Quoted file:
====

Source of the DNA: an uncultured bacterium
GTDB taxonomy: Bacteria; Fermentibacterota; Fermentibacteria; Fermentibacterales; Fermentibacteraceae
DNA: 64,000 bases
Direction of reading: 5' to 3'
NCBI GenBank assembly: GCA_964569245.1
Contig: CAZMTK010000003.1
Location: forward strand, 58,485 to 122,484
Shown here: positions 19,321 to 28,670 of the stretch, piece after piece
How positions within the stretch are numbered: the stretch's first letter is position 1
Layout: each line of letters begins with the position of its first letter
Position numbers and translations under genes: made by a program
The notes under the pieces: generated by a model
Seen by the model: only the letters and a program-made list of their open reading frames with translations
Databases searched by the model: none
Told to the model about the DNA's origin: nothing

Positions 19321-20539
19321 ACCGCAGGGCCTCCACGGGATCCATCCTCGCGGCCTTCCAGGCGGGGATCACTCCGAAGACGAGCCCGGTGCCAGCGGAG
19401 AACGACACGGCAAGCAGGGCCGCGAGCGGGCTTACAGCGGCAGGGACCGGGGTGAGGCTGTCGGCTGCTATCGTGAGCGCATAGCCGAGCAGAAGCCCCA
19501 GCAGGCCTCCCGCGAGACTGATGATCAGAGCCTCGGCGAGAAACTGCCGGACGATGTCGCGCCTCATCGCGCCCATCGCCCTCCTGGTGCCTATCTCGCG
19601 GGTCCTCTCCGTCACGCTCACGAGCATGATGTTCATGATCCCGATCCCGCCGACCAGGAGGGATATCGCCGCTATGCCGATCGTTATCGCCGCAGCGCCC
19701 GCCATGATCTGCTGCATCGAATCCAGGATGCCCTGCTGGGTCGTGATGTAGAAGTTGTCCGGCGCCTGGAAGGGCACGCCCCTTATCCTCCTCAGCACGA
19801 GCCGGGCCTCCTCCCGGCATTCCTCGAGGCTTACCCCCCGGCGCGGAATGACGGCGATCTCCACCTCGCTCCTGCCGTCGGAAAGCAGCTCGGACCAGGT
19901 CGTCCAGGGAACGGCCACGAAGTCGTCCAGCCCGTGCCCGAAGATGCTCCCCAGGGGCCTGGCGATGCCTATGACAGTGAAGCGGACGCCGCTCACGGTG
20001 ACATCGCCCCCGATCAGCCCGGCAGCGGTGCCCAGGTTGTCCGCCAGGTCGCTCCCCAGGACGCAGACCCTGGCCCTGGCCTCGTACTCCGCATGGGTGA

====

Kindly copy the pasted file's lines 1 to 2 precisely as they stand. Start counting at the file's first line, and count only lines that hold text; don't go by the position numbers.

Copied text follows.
Source of the DNA: an uncultured bacterium
GTDB taxonomy: Bacteria; Fermentibacterota; Fermentibacteria; Fermentibacterales; Fermentibacteraceae